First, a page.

I discovered Janis Joplin through my stepfather, who was the driving force behind what we called “GI Night” when I was growing up. GI Night was our semi-regular house clean (in military circles, “GI” can mean an ultra-deep cleaning); it consisted of two hours of work accompanied by music blasting from the record player, and then dinner out, often at Mike’s XLint Food in Willow Glen.

GI Night was memorable, but its soundtrack was even more so. We played everything from John Philip Souza marches, to Willie Nelson and Waylon Jennings and Johnny Cash, to Helen Reddy and, of course, Janis.

The record we listened to most was Pearl, which she recorded in 1970. I loved the picture of her on the cover, with her wide smile and bright red skirt and those crazy pink feathers in her hair. But I really loved her voice — even I could hear the whisky in it — and her songs’ combination of melancholy and cynical humor.

“I’d like to sing a song of great social and political import,” she rasped, before launching into the a capella tune “Mercedes-Benz“:

Oh Lord, won’t you buy me a Mercedes-Benz?
My friends all drive Porsches, I must make amends.
Worked hard all my lifetime, no help from my friends,
So Lord, won’t you buy me a Mercedes-Benz?

What is it about Janis that’s so compelling? Her custom-painted Porsche 356 convertible? (Guess Porsche won out over Mercedes after all.) The life-cut-short thing? (She’s part of the “27 Club” — other members include Robert Johnson, Brian Jones, Jimi Hendrix, Jim Morrison, Kurt Cobain and Amy Winehouse. In fact, she died in October 1970, just a few weeks after Hendrix.) Or maybe it’s because she seems like such an innocent under that hard-drinkin’ and druggin’ veneer — a small town girl amazed to find herself in the thick of the 1960s music scene. Didn’t she have anyone, or anything, to offer her ballast? I suppose not, because how else could she have come up with the phrase “Freedom’s just another word for nothing left to lose”? (And of course, dying from a heroin overdose does suggest a certain lack of balance.)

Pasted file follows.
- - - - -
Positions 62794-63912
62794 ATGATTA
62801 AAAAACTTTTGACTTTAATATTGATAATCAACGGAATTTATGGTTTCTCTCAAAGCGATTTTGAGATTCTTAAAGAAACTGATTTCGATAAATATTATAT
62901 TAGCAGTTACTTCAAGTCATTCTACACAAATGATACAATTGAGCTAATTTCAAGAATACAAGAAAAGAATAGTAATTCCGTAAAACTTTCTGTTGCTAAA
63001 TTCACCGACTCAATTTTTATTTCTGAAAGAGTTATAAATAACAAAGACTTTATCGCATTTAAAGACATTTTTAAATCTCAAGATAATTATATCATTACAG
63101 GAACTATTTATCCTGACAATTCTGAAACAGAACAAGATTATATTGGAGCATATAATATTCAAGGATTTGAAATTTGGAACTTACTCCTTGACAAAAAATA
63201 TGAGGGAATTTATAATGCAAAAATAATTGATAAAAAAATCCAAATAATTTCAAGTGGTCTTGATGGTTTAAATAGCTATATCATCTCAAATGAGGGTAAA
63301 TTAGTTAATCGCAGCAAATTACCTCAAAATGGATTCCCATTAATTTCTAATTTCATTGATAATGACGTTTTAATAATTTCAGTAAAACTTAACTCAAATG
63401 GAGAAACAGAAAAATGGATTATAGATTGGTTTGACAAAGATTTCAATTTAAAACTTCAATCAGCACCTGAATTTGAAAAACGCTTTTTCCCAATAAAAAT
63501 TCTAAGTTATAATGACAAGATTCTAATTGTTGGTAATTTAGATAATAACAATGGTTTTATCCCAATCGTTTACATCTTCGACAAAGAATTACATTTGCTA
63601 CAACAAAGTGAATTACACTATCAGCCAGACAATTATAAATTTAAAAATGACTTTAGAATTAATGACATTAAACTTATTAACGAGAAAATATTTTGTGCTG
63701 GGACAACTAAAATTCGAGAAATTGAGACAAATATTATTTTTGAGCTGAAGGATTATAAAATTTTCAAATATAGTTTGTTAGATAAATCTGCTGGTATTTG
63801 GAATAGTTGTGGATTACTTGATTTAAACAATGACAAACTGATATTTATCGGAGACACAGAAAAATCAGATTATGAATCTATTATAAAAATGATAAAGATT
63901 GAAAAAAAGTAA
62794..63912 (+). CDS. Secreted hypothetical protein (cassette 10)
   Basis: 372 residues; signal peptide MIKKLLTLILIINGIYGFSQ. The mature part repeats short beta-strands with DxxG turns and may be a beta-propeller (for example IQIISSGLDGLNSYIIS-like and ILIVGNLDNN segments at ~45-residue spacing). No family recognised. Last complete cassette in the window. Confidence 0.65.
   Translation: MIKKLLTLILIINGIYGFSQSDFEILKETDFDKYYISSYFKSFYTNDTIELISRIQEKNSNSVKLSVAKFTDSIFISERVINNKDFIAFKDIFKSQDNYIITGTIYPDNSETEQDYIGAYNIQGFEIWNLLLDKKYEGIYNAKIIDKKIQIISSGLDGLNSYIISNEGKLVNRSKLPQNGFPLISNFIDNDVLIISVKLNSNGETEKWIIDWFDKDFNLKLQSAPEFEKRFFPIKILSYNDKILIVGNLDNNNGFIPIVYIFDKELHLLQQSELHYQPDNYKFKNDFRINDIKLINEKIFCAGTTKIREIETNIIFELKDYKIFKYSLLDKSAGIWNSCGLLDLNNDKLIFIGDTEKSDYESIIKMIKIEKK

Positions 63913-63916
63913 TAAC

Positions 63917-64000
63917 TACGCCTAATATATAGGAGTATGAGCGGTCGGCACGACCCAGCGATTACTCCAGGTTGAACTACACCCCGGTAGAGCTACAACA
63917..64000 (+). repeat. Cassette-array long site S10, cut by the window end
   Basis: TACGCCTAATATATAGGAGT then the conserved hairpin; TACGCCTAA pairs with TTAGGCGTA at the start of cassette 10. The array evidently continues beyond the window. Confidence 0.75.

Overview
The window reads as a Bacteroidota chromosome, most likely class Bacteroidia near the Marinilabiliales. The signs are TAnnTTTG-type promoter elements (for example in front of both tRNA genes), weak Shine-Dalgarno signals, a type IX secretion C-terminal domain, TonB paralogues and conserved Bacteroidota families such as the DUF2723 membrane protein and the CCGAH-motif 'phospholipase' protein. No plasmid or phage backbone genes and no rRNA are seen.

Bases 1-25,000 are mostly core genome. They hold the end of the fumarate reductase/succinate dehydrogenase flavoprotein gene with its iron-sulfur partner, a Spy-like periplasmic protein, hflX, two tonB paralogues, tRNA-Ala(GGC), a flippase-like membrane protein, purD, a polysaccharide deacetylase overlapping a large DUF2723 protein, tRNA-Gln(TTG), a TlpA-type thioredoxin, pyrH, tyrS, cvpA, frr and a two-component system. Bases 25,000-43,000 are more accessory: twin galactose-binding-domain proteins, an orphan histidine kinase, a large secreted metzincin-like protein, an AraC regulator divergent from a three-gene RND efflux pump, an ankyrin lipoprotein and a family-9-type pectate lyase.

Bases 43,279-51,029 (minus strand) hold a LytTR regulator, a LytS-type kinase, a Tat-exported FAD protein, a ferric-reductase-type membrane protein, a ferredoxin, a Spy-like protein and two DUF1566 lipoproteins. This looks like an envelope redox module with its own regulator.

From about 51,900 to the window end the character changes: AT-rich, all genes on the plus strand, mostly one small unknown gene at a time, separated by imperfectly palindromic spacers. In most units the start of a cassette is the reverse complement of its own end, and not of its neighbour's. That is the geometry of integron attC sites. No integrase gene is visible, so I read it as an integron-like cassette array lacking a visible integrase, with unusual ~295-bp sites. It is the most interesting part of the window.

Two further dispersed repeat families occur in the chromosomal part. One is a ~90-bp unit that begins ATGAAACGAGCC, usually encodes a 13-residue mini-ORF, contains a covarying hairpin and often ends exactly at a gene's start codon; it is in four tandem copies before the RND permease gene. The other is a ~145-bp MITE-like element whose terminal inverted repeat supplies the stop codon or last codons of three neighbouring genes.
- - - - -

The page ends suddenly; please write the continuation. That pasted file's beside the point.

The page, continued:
I still like to listen to Janis when I’m cleaning house, her voice close in my ear as she sings “Get It While You Can,” the words so sad and defiant and resigned:

You got no one you can count on, baby
Not even your own brother
So if someone comes along
He’s gonna give you some love and affection
I’d say get it while you can, yeah!

And sometimes I wonder — if she’d lived just a little longer, would she have realized there’s generosity and abundance out there that wouldn’t have failed her — no Mercedes required?

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About Kate

Things are weird in the wide world -- and like everyone else, most days I'm used to it. But to shake things up for myself, I like to notice and write about stuff that strikes me as both beautiful and strange, fascinating and repulsive, sweet and sour -- like how the steamy, stinky air that comes up from the BART vents at 16th Street Mission reminds me of being twenty-two, apparently immortal, and in love.

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